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Best options for displaying fossils


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Hi everyone!

 

I'll be moving from a townhouse into a detached house in a few weeks, and now I'm getting really excited because I'll finally have some space to display my fossils - hooray!  So I was hoping that some of you would have some suggestions as to what type of cabinet I should look into acquiring, including what materials it should and shouldn't be made of (I've heard that some woods can damage fossils - is this true?)  I'll likely be setting up the cabinet(s) in the basement, although I may end up displaying some of my favourite fossils in the living room - we'll see...

 

Thanks in advance for your help!

 

Monica

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Definately get a cabinet that you can access through the front. Both of mine open in the back and that configuration tends to be a royal pain in the behind if you need to adjust or move your displays around. Mine are also mostly made of metal and glass, but the floor of the smaller one is painted wood. I put stands and other barriers under each item to get them off the painted surface just in case paint wants to stick to fossil.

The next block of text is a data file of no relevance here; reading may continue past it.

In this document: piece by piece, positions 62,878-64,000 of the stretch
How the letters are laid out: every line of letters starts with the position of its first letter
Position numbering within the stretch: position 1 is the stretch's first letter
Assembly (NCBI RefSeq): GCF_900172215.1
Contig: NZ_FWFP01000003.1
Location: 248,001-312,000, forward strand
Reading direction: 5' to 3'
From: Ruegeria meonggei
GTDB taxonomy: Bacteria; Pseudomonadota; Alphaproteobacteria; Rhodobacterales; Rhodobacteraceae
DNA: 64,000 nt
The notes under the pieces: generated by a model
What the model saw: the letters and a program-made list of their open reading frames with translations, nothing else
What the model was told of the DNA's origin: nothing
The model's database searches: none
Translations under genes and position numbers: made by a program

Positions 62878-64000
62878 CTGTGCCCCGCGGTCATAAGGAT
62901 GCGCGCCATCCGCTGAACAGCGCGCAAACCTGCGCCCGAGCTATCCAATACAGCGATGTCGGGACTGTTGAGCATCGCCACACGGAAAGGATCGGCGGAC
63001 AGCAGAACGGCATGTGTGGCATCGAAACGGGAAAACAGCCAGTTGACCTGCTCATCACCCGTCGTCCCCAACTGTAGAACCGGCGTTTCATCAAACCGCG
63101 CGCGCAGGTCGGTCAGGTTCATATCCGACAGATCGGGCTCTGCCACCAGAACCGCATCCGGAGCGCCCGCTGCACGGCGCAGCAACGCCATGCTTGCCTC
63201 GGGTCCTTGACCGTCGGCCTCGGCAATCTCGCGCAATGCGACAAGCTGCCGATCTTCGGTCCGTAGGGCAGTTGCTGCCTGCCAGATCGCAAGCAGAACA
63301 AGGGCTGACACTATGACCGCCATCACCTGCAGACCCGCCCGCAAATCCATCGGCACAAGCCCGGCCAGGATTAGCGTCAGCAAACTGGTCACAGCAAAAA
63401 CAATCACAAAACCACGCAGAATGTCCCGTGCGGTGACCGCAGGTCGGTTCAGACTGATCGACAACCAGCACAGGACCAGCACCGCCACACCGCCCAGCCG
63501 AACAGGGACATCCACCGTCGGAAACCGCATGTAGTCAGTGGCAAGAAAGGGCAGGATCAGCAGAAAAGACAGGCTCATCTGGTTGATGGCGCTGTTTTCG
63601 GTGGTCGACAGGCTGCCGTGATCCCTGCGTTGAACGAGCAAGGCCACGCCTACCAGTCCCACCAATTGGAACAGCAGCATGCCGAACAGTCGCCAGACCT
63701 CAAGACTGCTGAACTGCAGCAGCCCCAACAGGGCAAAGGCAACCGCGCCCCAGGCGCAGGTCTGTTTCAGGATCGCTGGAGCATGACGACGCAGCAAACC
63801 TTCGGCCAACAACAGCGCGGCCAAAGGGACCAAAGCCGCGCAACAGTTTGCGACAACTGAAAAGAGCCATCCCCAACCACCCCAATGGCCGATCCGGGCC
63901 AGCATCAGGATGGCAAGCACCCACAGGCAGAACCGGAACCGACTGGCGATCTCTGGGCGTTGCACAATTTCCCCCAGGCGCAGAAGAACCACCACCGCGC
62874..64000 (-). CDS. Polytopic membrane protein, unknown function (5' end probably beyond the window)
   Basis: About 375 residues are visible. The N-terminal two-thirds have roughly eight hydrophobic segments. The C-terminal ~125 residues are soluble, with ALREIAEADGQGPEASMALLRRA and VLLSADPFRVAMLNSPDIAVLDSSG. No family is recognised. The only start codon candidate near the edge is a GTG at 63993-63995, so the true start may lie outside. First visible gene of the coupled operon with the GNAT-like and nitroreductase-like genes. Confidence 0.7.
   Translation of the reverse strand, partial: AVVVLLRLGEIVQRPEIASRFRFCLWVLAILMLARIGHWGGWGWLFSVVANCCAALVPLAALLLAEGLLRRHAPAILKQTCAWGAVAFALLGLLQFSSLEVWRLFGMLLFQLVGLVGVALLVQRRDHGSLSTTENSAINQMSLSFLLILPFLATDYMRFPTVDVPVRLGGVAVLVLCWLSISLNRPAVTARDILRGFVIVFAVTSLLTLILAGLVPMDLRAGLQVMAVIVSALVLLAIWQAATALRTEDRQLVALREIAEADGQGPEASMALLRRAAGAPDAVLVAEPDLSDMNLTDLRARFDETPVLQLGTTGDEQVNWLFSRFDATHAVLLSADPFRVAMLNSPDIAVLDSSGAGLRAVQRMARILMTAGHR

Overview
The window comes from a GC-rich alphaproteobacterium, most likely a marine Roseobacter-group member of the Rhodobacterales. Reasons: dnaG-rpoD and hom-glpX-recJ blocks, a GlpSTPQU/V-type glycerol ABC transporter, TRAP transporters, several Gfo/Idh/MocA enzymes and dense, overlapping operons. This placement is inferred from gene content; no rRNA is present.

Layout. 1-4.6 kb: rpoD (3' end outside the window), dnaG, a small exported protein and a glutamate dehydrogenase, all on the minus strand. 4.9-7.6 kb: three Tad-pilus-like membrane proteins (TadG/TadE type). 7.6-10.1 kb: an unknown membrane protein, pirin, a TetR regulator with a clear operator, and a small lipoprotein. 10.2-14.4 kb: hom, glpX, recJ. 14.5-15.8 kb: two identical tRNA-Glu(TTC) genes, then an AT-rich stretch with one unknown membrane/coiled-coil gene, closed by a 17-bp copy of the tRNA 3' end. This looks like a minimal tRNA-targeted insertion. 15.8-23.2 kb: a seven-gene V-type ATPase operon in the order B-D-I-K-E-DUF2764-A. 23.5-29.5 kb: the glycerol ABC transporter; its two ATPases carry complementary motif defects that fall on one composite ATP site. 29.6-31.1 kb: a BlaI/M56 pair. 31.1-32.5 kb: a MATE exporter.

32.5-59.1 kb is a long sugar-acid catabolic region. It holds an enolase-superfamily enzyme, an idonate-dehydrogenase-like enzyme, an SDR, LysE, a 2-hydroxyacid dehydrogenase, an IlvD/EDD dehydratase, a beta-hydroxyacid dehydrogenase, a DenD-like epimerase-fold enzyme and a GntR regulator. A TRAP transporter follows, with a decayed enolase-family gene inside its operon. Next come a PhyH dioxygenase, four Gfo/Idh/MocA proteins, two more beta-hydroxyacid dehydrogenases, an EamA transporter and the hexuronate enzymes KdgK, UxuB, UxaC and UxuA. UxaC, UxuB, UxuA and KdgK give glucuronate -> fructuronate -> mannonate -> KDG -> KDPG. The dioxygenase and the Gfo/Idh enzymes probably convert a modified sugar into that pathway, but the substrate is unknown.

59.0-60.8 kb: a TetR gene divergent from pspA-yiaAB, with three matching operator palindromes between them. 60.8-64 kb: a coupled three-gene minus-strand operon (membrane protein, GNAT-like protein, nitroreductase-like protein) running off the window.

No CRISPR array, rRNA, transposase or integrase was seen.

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I find that glass cabinets, with at least views from the 2 sides as well as the front, do a good job. If the back is solid, you can mount mirrors on it if you like. It's very important to make sure that the shelves are sturdy enough. Rocks are heavy and your collection can build up some considerable weight over the years. I once had a full scale disaster in one of my cabinets, so I've since replaced all the glass shelves with wooden ones.

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Sagebrush Steve

I have a couple of glass cabinets from IKEA that I use to display my fossils.  With the optional lights the were under $100 each.  Others here have also used them, do a search on IKEA.  (This is an old photo, they have a lot more in them now and I need to buy 2 more!)